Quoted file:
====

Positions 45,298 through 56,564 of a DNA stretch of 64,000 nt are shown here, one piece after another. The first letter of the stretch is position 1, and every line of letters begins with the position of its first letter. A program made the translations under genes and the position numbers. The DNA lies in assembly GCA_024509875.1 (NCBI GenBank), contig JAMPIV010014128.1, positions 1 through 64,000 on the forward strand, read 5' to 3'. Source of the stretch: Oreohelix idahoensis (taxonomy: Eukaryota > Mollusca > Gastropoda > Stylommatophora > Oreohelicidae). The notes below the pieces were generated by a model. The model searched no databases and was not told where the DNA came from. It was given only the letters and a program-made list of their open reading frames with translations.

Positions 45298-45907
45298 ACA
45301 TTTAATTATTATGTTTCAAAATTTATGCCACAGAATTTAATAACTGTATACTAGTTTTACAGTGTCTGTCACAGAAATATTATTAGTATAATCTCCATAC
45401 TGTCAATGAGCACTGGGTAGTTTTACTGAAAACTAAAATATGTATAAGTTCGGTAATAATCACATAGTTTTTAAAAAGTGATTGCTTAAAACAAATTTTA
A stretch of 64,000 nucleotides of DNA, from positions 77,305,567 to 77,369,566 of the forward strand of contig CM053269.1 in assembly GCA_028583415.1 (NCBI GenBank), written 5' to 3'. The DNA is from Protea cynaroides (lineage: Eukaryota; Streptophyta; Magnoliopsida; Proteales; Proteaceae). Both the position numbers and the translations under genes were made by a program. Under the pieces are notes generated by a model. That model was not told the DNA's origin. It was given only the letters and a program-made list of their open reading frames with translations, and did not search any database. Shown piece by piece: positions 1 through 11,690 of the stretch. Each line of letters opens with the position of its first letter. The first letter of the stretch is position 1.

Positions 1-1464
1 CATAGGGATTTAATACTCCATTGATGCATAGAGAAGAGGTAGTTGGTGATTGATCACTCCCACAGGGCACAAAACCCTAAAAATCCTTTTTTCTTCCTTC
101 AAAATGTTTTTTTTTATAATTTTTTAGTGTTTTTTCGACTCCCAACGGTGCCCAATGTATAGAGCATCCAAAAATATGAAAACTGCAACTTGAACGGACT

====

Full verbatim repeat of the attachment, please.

Positions 45,298 through 56,564 of a DNA stretch of 64,000 nt are shown here, one piece after another. The first letter of the stretch is position 1, and every line of letters begins with the position of its first letter. A program made the translations under genes and the position numbers. The DNA lies in assembly GCA_024509875.1 (NCBI GenBank), contig JAMPIV010014128.1, positions 1 through 64,000 on the forward strand, read 5' to 3'. Source of the stretch: Oreohelix idahoensis (taxonomy: Eukaryota > Mollusca > Gastropoda > Stylommatophora > Oreohelicidae). The notes below the pieces were generated by a model. The model searched no databases and was not told where the DNA came from. It was given only the letters and a program-made list of their open reading frames with translations.

Positions 45298-45907
45298 ACA
45301 TTTAATTATTATGTTTCAAAATTTATGCCACAGAATTTAATAACTGTATACTAGTTTTACAGTGTCTGTCACAGAAATATTATTAGTATAATCTCCATAC
45401 TGTCAATGAGCACTGGGTAGTTTTACTGAAAACTAAAATATGTATAAGTTCGGTAATAATCACATAGTTTTTAAAAAGTGATTGCTTAAAACAAATTTTA
A stretch of 64,000 nucleotides of DNA, from positions 77,305,567 to 77,369,566 of the forward strand of contig CM053269.1 in assembly GCA_028583415.1 (NCBI GenBank), written 5' to 3'. The DNA is from Protea cynaroides (lineage: Eukaryota; Streptophyta; Magnoliopsida; Proteales; Proteaceae). Both the position numbers and the translations under genes were made by a program. Under the pieces are notes generated by a model. That model was not told the DNA's origin. It was given only the letters and a program-made list of their open reading frames with translations, and did not search any database. Shown piece by piece: positions 1 through 11,690 of the stretch. Each line of letters opens with the position of its first letter. The first letter of the stretch is position 1.

Positions 1-1464
1 CATAGGGATTTAATACTCCATTGATGCATAGAGAAGAGGTAGTTGGTGATTGATCACTCCCACAGGGCACAAAACCCTAAAAATCCTTTTTTCTTCCTTC
101 AAAATGTTTTTTTTTATAATTTTTTAGTGTTTTTTCGACTCCCAACGGTGCCCAATGTATAGAGCATCCAAAAATATGAAAACTGCAACTTGAACGGACT